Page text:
Its rare to find a band that can shape interesting, dynamic punk songs and still manage to bring the party. Its this level of craft behind the fun that sets them apart from those who simply want to hitch a ride on the Ty Segall nostalgia bandwagon.

Slaves’s last single “The Hunter” is a three-minute wall of noise. A spiky guitar riff leads the way before drummer/vocalist Isaac Holman announces his presence with the rattle of a symbol and spits lyrics that reference climate change like Johnny Rotten reading a Greenpeace pamphlet. The other half of Slaves, guitarist Laurie Vincent, takes the riff up a notch before the track descends into chaos as a stage whisper calls “The Hunter”, Vincent’s guitar sounds like a rusty chainsaw and Holman smashes his drums to pieces. Eventually comes the refrain “It’s reckless and pointless/but it’s also very fun.” Never has a truer word been spoken.

Slaves are making the most noise a duo has made since The White Stripes and are causing a proper fuss amongst the music press. Their reputation as a live band is already preceding them – their headline slot at The Victoria in Dalston sold out in less than two hours and they’ve just secured the opening slot on the NME Awards Tour 2015, following in the footsteps of Franz Ferdinand and Florence and the Machine. Hailing from Kent and on a mission to cut swathes through a music landscape flooded with generic EDM, Slaves are set to make a serious impact over the next 12 months. They will be at most major festivals this summer.

The video , claustrophobic and haunting described as an “industrial ballad”, in the words of Pussy Riot, inspired by the death of Eric Garner and dedicated to all of those “who can’t breathe”.

On Wednesday, Pussy Riot’s Nadya Tolokonnikova and Masha Alyokhina released their first song in English. Titled “I Can’t Breathe”, it shows Nadya and Masha dressed in the blue uniform of Russia’s OMON riot police, lying in a grave. They are slowly buried alive.

they said the song was written after taking part in street protests against Eric Garner’s death at the hands of NYPD officers in Staten Island, New York last July. It was dedicated to Garner and to “all who suffer from state terror – killed, choked, perished because of war and police violence, to political prisoners and those on the streets fighting for change”.

Their own first-hand experience of police brutality in Russia meant “we can’t be silent on this issue,

I Can’t Breathe is also a powerful protest against the political situation in Russia, and President Vladimir Putin’s bloody undercover war in Ukraine. The video echoes the secret night-time burials of hundreds of Russian soldiers who have perished in the conflict. Their families are not told how their loved ones have died or where, Pussy Riot said, adding that such information “is forbidden”. The Kremlin officially denies that its army is fighting in eastern Ukraine.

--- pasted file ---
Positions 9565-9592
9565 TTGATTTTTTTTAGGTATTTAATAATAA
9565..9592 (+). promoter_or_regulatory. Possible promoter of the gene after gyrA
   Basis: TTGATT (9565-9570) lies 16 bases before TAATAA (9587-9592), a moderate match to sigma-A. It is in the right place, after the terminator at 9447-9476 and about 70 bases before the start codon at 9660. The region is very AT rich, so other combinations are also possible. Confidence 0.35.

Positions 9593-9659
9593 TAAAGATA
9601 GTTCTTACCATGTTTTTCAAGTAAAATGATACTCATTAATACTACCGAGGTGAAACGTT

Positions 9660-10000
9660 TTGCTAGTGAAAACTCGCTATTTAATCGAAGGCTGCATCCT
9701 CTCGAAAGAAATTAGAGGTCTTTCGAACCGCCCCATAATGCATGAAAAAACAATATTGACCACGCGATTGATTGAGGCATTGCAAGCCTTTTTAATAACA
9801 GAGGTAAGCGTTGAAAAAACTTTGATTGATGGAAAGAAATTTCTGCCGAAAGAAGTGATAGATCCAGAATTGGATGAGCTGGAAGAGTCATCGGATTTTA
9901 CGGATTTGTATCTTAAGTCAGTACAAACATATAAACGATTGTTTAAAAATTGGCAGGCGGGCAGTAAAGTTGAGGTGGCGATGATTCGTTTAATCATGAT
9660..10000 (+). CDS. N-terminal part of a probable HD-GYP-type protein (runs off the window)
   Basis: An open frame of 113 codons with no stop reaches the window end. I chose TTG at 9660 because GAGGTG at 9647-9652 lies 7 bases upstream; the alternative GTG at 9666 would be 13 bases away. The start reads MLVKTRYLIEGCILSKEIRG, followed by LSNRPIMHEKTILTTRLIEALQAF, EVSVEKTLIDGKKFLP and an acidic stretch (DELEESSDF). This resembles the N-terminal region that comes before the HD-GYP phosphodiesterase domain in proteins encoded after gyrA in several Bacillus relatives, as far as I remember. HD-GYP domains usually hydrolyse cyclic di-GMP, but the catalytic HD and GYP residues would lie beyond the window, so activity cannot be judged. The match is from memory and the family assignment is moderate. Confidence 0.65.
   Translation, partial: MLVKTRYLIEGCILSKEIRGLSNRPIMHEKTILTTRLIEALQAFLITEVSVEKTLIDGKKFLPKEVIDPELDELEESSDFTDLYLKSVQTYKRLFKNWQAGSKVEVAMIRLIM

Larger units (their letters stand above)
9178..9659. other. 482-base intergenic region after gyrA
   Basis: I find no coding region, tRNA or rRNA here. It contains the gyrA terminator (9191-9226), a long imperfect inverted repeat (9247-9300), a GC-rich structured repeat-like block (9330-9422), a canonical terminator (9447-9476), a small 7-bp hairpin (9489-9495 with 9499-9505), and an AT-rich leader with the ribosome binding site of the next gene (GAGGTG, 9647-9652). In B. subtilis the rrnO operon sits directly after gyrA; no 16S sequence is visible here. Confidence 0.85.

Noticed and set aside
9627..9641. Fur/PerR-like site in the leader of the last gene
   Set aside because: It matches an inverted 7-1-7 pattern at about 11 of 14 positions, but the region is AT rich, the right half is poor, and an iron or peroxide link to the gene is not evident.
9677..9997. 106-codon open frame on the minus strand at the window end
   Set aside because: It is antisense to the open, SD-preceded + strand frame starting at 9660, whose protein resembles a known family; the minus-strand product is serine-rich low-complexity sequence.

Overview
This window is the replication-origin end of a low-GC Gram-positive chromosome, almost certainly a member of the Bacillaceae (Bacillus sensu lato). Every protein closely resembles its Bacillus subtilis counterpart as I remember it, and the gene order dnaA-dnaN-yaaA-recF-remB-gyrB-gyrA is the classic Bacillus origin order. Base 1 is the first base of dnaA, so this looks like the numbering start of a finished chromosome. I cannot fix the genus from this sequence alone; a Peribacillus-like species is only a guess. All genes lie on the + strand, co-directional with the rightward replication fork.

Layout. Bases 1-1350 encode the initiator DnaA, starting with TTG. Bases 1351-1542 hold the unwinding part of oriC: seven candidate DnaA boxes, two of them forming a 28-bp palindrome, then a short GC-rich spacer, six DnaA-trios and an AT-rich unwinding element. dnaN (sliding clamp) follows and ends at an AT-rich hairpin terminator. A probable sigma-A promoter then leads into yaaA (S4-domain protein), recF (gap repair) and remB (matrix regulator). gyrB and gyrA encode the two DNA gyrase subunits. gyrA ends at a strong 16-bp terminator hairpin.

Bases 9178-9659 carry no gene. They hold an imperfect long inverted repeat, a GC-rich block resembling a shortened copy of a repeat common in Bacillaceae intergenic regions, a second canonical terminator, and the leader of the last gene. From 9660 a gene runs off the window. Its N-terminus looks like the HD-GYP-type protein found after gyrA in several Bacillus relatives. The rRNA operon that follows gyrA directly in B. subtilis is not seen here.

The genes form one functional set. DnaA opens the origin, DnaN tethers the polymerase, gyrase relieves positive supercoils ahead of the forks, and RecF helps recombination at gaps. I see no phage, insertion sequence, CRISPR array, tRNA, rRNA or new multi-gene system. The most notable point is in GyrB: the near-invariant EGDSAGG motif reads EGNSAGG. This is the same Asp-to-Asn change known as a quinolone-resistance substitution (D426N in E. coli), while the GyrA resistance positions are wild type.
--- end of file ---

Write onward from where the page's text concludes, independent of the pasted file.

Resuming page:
Nadya and Masha spent 16 months in a Russian jail, following their anti-Putinpunk prayer in Moscow’s Christ the Saviour cathedral. They visited New York in December.

The song was composed and recorded in a New York studio over a single night, as protests gripped cities around the US following a decision not to indict a white New York police officer over the death of Garner, an unarmed black man whom the officer placed in a chokehold.  “The genre of this isn’t like other Pussy Riot songs. It’s an industrial ballad. Dark and urban. The rhythm and beat of the song is a metaphor of the heartbeat, the beat of a heart before it’s about to stop. The absence of our usual aggressive punk vocals in this song is a reaction to this tragedy,

Slaves a two-piece. Garage band from London, Isaac Holman and Laurie Vincent: one shouts and bangs the drums standing up, the other plays great, fat metal riffs from his guitar. They look like two overgrown truants from the rough part of town, but if you shut your eyes this is what the Black Keys might have sounded like had they been raised on Shane Meadows films – wry, suburban disaffection, like Sleaford Mods but with less swearing;

Slaves have been making a nasty racket around London town for a while now, but they’re finally shouting loud enough for people’s ignorant ears to prick up. As a duo, they manage to carry the might of bands like Death From Above 1979 and Winnebago Deal, exuding enough fuzz to fry brain cells. Also, as there’s only two of them, it’s easy enough to remember their names. After hearing the lairy, arrogant charms of Ceasefire, you’d be forgiven for thinking Slaves are bunch of snarling, Camden-dwelling cider-punks. So when I was met by two smartly-dressed, quietly pleasant lads from Kent, I felt confused and slightly relieved. They mix ‘77 style British punk with harsh bluesy garage riffs, as infectious as they are confrontational. They’ve just finished a on a 10-date UK tour with Drenge, Blew  everyone away at Y Not festival with an awesome set and are about to tour with the NME Awards tour with Amazing Snakeheads Fat White Family